Gjergj Kastrioti (c. 1405 – 17 January 1468), commonly known as Skanderbeg, was an Albanian feudal lord and military commander who led a rebellion against the Ottoman Empire in what is today Albania, North Macedonia, Greece, Kosovo, Montenegro, and Serbia.
Quotes about Skanderbeg edit
- Land of Albania! where Iskander rose,
Theme of the young, and beacon of the wise,
And he his namesake, whose oft-baffled foes
Shrunk from his deeds of chivalrous emprize
- [Skanderbeg is] an unshakable dam [who] stopped the fury of the Turkish tide and prevented it from overrunning Christian Europe.
- Pope Callixtus III, quoted in Joseph Fracchia, ‘Hora: Social Conflicts and Collective Memories in Piana Degli Albanesi’, Past & Present, No. 209 (November 2010), p. 195
- [Skanderbeg is] the most perfect, most fortunate and greatest master of warfare of all time.
- Jakob Philipp Fallmerayer, Das albanische Element in Griechenland, part II (Munich, 1860), p. 7, quoted in Kemal Vokopola, 'The Albanian Customary Law', The Quarterly Journal of the Library of Congress, Vol. 25, No. 4 (October 1968), p. 306
- His manners were popular; but his discipline was severe; and every superfluous vice was banished from his camp: his example strengthened his command; and under his conduct, the Albanians were invincible in their own opinion and that of their enemies. The bravest adventurers of France and Germany were allured by his fame and retained in his service: his standing militia consisted of eight thousand horse and seven thousand foot; the horses were small, the men were active: but he viewed with a discerning eye the difficulties and resources of the mountains; and, at the blaze of the beacons, the whole nation was distributed in the strongest posts. With such unequal arms, Scanderbeg resisted twenty-three years the powers of the Ottoman empire; and two conquerors, Amurath the second, and his greater son, were repeatedly baffled by a rebel, whom they pursued with seeming contempt and implacable resentment.
- Edward Gibbon, The History of the Decline and Fall of the Roman Empire, Volume the Sixth (1788), pp. 456-457
- In the fulness of conquest, Mahomet the second still felt at his bosom this domestic thorn: his lieutenants were permitted to negociate a truce; and the Albanian prince may justly be praised as a firm and able champion of his national independence. The enthusiasm of chivalry and religion has ranked him with the names of Alexander and Pyrrhus; nor would they blush to acknowledge their intrepid countrymen: but his narrow dominion, and slender powers, must leave him at an humble distance below the heroes of antiquity, who triumphed over the East and the Roman legions. His splendid atchievements, the bashas whom he encountered, the armies that he discomfited, and the three thousand Turks who were slain by his single hand, must be weighed in the scales of suspicious criticism.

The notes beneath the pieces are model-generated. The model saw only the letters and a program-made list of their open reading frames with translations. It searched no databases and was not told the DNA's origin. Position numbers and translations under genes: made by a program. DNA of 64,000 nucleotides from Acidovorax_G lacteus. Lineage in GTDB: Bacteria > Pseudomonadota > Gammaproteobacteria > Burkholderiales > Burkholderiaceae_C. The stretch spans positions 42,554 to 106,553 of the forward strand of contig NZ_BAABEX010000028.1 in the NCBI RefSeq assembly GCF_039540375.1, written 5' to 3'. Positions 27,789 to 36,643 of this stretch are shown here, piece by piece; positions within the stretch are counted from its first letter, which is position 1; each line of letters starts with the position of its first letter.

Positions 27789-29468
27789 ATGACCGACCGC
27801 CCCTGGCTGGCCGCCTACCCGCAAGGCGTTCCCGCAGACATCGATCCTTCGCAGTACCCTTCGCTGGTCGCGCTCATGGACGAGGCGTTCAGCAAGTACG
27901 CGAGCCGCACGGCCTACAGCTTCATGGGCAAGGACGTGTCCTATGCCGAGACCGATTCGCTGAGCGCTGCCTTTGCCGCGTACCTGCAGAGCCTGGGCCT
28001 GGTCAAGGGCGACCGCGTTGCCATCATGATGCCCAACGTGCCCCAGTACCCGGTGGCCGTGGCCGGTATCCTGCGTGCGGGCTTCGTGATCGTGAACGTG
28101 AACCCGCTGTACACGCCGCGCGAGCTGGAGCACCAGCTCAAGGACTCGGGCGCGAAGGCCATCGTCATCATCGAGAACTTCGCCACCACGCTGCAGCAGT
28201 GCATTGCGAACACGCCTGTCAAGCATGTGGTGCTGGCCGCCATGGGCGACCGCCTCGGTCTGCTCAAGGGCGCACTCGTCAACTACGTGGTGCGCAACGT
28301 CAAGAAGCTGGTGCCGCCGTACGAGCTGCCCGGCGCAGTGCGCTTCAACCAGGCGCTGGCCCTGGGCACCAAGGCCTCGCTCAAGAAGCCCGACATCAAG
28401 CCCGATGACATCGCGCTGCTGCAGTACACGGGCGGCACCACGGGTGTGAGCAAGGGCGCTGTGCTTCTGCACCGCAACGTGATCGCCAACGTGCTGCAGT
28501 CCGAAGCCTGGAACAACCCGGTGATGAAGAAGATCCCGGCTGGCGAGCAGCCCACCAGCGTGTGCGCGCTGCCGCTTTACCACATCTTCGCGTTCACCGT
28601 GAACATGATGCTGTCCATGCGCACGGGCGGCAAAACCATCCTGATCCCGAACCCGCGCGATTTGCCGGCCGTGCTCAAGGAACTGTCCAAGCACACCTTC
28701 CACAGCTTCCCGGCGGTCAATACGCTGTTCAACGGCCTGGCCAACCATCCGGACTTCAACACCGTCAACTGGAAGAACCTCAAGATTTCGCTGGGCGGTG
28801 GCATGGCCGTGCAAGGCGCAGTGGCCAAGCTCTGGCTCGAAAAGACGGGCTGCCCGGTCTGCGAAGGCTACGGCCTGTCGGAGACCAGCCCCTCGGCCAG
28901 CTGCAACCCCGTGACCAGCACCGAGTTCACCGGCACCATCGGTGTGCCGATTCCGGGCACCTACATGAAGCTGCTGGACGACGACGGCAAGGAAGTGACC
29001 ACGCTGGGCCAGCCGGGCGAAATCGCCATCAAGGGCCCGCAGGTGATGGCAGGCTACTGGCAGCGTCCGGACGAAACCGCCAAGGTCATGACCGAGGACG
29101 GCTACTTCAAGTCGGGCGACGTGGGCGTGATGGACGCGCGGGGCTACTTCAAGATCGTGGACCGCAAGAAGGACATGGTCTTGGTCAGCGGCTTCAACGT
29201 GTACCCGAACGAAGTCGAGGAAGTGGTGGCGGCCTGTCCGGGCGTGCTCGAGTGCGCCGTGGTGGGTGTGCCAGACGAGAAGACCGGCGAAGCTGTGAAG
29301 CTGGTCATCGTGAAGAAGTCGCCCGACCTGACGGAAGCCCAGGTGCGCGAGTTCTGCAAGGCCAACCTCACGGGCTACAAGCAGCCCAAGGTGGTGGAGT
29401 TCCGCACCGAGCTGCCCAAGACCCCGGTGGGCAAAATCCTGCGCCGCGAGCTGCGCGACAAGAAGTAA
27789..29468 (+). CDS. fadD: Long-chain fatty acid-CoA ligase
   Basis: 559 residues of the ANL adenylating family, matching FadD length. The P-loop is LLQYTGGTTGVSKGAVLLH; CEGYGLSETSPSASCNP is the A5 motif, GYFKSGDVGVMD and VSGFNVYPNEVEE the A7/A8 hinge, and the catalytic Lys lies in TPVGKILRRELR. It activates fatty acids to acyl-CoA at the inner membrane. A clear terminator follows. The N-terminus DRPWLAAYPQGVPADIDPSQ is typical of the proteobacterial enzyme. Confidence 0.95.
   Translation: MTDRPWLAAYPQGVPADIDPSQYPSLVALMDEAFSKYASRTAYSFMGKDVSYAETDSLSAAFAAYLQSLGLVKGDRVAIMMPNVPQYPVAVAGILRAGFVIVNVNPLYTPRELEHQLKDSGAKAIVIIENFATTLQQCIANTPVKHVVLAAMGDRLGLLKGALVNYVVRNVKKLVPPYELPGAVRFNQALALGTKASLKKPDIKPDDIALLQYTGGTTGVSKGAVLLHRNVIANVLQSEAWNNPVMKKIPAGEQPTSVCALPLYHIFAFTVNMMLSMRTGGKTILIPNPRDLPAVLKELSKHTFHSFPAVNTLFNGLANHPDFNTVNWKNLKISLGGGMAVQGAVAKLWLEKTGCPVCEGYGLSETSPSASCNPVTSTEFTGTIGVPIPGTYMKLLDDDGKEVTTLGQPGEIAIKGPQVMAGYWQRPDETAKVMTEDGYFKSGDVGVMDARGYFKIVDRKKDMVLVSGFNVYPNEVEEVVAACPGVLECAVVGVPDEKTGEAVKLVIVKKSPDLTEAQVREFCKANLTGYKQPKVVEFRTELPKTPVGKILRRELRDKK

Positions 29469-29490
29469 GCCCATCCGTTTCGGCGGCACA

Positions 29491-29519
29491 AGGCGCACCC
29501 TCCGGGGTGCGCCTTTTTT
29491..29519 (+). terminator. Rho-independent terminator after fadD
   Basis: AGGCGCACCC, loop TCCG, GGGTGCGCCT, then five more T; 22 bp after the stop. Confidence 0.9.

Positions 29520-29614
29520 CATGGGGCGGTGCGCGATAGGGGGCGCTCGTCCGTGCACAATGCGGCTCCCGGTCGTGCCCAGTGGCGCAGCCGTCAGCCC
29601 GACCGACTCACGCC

- Edward Gibbon, The History of the Decline and Fall of the Roman Empire, Volume the Sixth (1788), pp. 457-458
- If Skanderbeg had not been born, I would have long since put a turban on the head of the pope and the crescent moon on the top of St Peter's. Finally Europe and Asia are mine. Woe to Christianity. It has lost its sword and shield.
- Mehmed II, remarks after Skanderbeg's death, quoted in Joseph Fracchia, ‘Hora: Social Conflicts and Collective Memories in Piana Degli Albanesi’, Past & Present, No. 209 (November 2010), p. 195
- In 1912 Ismail Kemal raised the flag of Scanderbeg in Valona when he declared Albanian independence. Scanderbeg was our inspiration in those first arduous years during the birth pangs and growing pains of Albania. He has inspired our poets, historians, and sculptors. And he still inspires us. Sometimes I wonder whether there is any other living man who is alive today as he is!
- Fan Noli, quoted in Gjergj Kastrioti Skenderbeu, 1468–1968 (1968), p. 203
- The Albanians resisted them for 25 years with a tenacious and invincible spirit, because of the valor and courage of their greatest leader, George Kastrioti Skanderbeg, and this day celebrates the 500th anniversary of his death. We are delighted to learn that all Albanians, at home and abroad, plan to honor this anniversary by offering homage and veneration to their national hero whom they will never forget. This Holy See is pleased to join in the praise of this man of great nobility, a faithful son of the Church and a son whom sovereign pontiffs before us have praised possibly more glowingly than any other man of his time. For 25 years he saved his country from the assault of enemies. He defended his country threatened by the greatest danger, at the head of an army which was the rampart and defense of Christianity.
- Pope Paul VI (1968), quoted in Gjergj Kastrioti Skenderbeu, 1468–1968 (1968), p. 184
- [I]f a tolerable account could be got of the exploits of Scanderbeg, it would be inestimable, for he exceeds all the officers, antient and modern, in the conduct of a small defensive army: I met with him in the Turkish History, but no where else.
- James Wolfe, letter (18 July 1756), quoted in The Gentleman's Magazine, No. 3, Vol. LXI (March 1791), p. 213